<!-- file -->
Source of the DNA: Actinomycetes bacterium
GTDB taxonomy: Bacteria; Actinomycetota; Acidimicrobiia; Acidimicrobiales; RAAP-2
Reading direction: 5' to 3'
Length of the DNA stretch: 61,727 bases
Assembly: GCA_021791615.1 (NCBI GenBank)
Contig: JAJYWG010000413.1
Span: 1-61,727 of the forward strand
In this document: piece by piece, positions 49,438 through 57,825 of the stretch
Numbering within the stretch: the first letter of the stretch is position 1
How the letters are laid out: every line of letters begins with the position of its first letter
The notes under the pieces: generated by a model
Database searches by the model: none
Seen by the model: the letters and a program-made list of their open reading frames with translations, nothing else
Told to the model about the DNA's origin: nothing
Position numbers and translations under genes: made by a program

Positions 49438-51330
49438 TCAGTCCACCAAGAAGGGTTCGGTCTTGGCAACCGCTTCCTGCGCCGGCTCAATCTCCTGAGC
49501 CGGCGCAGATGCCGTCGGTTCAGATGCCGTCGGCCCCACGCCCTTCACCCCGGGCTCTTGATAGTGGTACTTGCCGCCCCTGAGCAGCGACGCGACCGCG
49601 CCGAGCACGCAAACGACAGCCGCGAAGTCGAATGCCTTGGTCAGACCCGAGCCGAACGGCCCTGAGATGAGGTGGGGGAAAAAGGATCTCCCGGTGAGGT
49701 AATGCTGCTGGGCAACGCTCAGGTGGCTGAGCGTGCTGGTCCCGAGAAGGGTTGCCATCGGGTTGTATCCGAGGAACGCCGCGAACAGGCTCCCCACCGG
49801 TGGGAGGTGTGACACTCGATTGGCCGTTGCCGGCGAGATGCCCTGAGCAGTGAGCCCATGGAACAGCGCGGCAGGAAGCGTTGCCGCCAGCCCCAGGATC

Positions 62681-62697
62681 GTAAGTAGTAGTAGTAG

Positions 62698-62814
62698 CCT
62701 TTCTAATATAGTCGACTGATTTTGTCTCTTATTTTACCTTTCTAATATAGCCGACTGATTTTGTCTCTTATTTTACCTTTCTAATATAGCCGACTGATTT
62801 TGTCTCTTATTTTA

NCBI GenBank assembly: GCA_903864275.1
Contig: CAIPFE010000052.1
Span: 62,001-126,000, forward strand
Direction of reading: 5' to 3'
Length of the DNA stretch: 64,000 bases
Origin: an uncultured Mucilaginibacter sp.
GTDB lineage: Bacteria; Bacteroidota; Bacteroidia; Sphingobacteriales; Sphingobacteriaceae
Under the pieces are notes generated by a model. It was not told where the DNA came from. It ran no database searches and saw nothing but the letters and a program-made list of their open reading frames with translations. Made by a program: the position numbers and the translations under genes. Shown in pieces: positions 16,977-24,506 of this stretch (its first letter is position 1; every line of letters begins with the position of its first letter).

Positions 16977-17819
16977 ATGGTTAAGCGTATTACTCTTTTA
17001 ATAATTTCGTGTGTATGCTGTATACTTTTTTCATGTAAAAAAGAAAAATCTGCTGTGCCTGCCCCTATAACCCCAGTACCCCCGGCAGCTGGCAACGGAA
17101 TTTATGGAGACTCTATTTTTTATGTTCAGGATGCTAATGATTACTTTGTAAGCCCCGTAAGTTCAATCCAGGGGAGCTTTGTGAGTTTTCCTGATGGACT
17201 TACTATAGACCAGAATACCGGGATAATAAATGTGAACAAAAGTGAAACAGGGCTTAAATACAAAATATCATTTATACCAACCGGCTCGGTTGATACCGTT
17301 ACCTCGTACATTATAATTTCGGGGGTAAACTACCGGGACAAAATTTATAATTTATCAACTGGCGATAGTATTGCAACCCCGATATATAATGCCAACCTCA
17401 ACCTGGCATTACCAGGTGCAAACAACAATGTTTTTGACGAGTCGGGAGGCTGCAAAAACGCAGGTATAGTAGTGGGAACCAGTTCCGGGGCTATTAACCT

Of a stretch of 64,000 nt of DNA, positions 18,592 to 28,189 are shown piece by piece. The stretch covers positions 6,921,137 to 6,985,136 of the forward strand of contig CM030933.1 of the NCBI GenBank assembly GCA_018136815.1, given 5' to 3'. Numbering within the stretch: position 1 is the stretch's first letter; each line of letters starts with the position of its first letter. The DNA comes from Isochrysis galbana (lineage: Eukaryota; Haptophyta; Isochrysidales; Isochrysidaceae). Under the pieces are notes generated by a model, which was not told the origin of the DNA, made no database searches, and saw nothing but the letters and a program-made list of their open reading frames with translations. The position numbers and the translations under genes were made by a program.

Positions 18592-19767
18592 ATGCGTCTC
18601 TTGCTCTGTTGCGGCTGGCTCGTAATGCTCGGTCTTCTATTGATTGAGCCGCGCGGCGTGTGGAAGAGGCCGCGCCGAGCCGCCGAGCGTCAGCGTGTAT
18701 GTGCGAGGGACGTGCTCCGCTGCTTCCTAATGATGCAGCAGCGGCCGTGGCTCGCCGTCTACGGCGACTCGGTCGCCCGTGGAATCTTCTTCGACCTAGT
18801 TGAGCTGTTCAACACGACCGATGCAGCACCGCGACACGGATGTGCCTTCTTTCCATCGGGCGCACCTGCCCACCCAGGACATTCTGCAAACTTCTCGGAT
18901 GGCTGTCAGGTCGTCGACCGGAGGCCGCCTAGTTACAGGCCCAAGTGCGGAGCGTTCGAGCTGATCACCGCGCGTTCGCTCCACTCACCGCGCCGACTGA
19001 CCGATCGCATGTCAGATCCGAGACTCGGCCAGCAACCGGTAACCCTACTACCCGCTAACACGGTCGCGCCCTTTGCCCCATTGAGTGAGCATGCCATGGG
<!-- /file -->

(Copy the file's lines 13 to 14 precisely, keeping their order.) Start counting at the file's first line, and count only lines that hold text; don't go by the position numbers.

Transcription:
Seen by the model: the letters and a program-made list of their open reading frames with translations, nothing else
Told to the model about the DNA's origin: nothing